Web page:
During my Excellence in Training presentations and courses I am often asked my thoughts on using exercise as a form of punishment for inappropriate behavior of officers during training. My answer is always the same. I am strongly opposed to it. Here are a couple of my reasons why:
- We want officers to be fit and to make a lifetime commitment to fitness then we turn around and use fitness as a punishment when we percieve they have done something wrong, or to simply teach people a lesson. We then wonder why officers hate going to PT or working out on their own. The exercises most often used as punishment are pushups and wind sprints or some other form of running. Pushups are a great exercise with almost an endless number of variations. They can be done with very little space and at no cost. So why would we want to turn people against them. Running is another exercise that is easily done for either aerobic or anaerobic benefit at little cost other than a good set of runners. Once again why would we want to turn people against this exercise.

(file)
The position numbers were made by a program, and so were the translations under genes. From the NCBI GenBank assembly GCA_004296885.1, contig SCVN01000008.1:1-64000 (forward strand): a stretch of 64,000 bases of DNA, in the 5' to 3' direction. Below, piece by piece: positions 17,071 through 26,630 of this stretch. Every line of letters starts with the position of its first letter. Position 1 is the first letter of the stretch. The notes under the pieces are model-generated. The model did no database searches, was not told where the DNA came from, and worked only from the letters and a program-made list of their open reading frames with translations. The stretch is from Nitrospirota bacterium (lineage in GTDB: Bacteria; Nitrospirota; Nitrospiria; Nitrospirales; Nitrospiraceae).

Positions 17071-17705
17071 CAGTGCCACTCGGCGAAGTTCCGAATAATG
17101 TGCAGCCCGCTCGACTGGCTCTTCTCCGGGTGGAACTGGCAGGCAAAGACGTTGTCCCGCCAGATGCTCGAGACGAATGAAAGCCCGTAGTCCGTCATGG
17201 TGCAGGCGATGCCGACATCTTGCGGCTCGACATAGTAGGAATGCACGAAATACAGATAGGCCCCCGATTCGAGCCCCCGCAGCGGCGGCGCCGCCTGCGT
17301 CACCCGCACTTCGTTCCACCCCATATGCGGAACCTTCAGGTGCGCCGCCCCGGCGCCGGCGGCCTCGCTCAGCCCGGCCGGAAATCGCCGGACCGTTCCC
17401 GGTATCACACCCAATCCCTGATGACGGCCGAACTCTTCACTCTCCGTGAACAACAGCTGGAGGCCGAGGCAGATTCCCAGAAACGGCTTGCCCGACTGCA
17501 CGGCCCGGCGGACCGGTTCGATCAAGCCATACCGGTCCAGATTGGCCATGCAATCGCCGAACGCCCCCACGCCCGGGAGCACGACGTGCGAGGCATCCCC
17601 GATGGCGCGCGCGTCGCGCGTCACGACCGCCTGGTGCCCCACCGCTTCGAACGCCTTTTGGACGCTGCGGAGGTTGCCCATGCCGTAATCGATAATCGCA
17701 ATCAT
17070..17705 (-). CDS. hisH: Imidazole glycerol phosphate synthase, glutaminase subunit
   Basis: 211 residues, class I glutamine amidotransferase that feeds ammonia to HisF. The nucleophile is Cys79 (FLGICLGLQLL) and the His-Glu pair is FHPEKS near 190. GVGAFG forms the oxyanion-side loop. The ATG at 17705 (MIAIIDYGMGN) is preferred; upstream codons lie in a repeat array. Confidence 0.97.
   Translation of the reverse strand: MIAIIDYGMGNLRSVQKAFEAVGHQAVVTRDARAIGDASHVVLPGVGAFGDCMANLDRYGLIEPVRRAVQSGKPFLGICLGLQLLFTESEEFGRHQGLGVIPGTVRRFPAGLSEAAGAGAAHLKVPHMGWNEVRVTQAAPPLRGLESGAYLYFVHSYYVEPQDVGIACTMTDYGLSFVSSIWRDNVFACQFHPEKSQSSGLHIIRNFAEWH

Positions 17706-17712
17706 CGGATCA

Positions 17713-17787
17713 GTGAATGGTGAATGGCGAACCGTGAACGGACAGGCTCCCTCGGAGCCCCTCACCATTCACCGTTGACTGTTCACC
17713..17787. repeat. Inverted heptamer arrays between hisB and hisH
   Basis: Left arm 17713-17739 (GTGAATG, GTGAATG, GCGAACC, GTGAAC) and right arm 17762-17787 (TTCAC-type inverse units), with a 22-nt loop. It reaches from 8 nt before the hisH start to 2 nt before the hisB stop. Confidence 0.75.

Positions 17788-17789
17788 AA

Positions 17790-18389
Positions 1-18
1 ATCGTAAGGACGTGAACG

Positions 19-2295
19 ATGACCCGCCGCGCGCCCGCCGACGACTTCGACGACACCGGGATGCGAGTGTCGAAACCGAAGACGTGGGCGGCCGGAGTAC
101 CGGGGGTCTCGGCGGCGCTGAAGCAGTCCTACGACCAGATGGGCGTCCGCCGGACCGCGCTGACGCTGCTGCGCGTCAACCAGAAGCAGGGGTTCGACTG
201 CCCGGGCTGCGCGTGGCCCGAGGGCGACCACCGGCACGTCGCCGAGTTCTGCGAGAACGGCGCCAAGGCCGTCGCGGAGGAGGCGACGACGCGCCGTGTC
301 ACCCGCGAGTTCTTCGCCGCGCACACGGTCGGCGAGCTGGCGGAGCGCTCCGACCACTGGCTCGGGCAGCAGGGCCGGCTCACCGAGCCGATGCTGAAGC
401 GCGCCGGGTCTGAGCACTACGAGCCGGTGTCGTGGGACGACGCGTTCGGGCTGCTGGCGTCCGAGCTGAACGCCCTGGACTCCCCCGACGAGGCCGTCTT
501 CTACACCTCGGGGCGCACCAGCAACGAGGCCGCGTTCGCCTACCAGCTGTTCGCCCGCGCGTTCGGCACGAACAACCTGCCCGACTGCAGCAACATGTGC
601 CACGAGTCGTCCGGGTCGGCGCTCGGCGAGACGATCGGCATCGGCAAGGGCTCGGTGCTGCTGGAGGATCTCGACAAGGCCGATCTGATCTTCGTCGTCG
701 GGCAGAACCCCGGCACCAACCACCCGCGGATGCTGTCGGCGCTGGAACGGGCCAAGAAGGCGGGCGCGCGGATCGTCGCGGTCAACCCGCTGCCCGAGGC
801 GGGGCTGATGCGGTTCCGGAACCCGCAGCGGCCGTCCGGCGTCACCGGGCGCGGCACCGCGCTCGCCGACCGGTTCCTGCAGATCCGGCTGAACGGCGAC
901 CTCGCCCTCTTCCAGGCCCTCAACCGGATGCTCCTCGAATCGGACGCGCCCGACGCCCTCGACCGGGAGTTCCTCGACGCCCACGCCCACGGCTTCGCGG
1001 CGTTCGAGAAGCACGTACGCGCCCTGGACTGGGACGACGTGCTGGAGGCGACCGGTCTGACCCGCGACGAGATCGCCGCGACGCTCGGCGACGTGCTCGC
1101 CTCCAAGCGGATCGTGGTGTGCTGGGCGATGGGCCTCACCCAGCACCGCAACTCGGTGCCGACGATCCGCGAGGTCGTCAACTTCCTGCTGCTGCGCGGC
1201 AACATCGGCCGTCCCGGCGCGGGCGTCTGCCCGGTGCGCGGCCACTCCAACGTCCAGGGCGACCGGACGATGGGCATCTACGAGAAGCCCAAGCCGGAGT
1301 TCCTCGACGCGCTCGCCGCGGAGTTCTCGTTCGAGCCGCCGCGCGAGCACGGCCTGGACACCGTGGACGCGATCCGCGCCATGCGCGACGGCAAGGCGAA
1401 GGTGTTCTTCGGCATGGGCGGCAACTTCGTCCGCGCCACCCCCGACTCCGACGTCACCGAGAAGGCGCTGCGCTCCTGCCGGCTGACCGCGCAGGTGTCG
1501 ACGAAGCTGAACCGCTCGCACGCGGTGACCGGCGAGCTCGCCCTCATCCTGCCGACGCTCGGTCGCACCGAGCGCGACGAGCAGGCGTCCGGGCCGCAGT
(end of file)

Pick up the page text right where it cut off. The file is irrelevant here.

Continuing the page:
- People have argued that there has to be consequences. If they are not punished how will they learn. (The theory being that being punished somehow improves learning.) My questions is whether the punishment changes long term behaviors or if the person learns to adapt in the specific training environment to avoid the punishment.
I understand that on the street there are consequences to certain less desirable tactics fine. OK, so let the consequences take place as a natural part of the training. I will address this in greater detail in a future post. For now I would like all trainers to reconsider the use of exercise as a form of punishment. Just because the gym teacher did it in junior high school, just because high school football coach did it, or just because that is the way it was done when you went through training does not make it a good thing.